Le’go My Escrow! Dealing with Competing Claims for Escrowed Funds
Terry Jessop & Bitner Newsletter
Issue 36, October 2016
In Utah, escrow officers can assume the role of agent for both the buyer and seller of real estate. This creates an inherent conflict of interest because the escrow officer owes duties to both parties. Usually, the buyer and seller work together toward the same goal of closing the sale. But when things go wrong the buyer and seller become adversarial and the escrow officer ends up in the middle trying to serve two masters. For example, a sale falls through and the buyer demands the return of the earnest money. The seller believes the earnest money is non-refundable and also demands the funds. The contract seems to justify both demands, depending on how it is interpreted. What is an escrow officer to do?
Escrows are driven by written instructions. As with all real estate law, we start with the general rule that if it isn’t in writing it isn’t enforceable. Hence, if the parties want an escrow officer to do something, they must issue written instructions telling her what to do and when to do it. There is no magic to the form of the document. It can appear as detailed instructions, a letter, or an email. The important thing is that they are written down and delivered to the escrow officer, otherwise the instructions are not binding.
An escrow officer’s hands are tied when she receives conflicting instructions. Using the example above, it is not up to the escrow officer to act as judge and jury to decide whose interpretation of the contract is correct. The buyer and seller must agree with respect to who gets the funds, or the escrow officer cannot disburse them.
Duty of Care
The reason for neutrality is that escrow officers have fiduciary duties to the parties they serve, and they are held to a high standard of care as they perform those duties. In fact, in some circumstances, escrow officers have been held to have fiduciary duties to persons or entities who are not even parties to the transaction. ( See Orlando Millenia LC v. United Title Services of Utah, Inc., 2015 UT 55, 355 P.3d 965.) An escrow officer who shows favoritism to one party may be liable for the breach of his fiduciary duties to the other, and he may expose his employer to liability as well.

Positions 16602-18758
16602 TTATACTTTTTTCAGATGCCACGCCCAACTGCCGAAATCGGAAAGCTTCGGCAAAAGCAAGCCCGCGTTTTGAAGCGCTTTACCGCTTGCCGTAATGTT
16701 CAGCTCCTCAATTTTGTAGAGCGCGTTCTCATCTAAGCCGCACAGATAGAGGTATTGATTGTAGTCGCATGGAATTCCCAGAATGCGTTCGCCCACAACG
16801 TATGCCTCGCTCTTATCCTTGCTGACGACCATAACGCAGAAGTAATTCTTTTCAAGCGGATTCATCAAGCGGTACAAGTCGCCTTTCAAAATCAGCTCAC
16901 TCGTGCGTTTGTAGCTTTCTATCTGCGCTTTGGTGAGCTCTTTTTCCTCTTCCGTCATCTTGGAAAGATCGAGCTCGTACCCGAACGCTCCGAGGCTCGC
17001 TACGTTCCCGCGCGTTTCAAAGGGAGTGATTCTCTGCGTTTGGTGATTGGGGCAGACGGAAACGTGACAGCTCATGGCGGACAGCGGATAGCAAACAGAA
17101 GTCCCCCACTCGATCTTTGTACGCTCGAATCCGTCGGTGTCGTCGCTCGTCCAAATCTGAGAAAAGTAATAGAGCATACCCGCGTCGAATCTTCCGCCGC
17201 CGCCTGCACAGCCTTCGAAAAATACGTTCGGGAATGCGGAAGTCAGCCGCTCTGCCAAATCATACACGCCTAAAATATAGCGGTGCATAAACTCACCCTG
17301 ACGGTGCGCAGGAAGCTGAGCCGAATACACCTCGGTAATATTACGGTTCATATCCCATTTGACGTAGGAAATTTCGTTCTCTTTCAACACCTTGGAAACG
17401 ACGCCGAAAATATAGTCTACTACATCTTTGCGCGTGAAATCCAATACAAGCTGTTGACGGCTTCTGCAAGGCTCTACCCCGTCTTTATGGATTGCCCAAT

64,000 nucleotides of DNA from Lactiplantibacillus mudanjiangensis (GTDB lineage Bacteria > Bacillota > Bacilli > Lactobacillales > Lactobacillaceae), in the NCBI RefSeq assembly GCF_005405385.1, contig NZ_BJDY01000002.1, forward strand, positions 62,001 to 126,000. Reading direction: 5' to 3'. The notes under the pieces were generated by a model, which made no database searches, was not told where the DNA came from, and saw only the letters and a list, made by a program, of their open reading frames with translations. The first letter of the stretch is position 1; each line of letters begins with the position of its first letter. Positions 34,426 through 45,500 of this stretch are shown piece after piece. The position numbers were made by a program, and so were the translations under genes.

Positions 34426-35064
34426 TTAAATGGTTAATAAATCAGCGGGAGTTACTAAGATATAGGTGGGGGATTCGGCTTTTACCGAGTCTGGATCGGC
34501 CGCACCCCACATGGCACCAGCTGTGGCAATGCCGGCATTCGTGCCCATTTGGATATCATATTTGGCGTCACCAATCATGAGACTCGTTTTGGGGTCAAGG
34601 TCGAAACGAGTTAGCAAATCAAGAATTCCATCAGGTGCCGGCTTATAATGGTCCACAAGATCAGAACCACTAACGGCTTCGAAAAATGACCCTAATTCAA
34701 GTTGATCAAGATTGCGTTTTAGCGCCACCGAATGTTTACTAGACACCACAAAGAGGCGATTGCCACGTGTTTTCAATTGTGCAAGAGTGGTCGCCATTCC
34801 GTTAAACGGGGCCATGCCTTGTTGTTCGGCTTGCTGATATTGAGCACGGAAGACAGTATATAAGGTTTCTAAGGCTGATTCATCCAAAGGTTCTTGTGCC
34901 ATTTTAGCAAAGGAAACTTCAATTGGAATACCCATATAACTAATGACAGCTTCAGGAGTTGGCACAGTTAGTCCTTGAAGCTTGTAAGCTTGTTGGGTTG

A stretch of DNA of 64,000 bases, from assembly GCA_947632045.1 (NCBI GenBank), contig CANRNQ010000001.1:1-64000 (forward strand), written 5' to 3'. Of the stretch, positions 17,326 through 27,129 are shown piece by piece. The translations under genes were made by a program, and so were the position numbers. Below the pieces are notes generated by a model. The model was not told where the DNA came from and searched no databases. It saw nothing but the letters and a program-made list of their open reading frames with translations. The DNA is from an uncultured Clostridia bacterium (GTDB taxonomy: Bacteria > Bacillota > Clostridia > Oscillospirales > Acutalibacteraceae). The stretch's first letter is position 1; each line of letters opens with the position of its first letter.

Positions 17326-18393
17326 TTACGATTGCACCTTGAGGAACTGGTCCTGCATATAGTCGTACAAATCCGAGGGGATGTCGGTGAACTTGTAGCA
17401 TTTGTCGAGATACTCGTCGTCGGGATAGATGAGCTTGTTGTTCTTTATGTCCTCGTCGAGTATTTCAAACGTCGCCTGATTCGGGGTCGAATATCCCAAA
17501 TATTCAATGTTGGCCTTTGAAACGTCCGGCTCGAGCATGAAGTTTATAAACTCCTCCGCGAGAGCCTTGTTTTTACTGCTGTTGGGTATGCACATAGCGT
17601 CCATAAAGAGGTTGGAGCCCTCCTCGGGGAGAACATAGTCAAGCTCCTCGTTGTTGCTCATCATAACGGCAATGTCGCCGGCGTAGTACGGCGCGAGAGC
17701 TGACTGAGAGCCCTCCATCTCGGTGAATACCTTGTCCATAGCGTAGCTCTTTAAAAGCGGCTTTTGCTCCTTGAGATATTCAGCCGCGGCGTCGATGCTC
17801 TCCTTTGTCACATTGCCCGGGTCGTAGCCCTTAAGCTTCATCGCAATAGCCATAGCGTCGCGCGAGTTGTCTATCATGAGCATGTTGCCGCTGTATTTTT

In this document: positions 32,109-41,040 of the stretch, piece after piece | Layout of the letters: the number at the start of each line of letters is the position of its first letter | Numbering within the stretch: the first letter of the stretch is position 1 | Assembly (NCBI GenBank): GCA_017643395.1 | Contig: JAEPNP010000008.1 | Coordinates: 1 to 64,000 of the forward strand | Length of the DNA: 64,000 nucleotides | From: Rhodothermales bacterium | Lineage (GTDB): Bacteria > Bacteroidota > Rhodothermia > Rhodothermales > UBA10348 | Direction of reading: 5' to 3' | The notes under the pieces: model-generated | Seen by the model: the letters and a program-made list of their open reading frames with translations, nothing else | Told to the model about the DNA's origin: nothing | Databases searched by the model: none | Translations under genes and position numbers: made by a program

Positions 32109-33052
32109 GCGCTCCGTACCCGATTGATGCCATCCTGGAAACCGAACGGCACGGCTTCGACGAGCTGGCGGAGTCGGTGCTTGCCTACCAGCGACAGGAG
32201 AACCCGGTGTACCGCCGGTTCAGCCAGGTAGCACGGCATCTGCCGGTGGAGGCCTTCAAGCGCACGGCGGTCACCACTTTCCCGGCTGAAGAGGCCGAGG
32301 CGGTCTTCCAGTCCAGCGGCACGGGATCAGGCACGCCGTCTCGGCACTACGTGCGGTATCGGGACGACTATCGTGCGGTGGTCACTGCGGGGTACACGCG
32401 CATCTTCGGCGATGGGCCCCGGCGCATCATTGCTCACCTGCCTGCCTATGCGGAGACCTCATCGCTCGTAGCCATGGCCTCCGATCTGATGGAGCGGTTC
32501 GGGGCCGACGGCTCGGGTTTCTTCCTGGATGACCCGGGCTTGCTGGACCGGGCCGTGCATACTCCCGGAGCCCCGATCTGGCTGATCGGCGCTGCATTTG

When in Doubt, Interplead
When it is impossible for the escrow officer to comply with competing instructions, the escrow officer (or, more commonly, the title company which employs the officer) interpleads the funds with the court. This means the title company files a lawsuit naming both the buyer and seller as defendants and pays the money into an account held by the court. The title company then withdraws from the case and the buyer and seller duke it out over who should get the money. If the amount is small it will quickly be eaten up with attorney’s fees and costs, and there will be nothing left to disburse to either party.
Dealing with escrow disputes can be tricky. If you have questions about your escrowed funds, give us a call. We can help.
© Terry Jessop & Bitner October 2016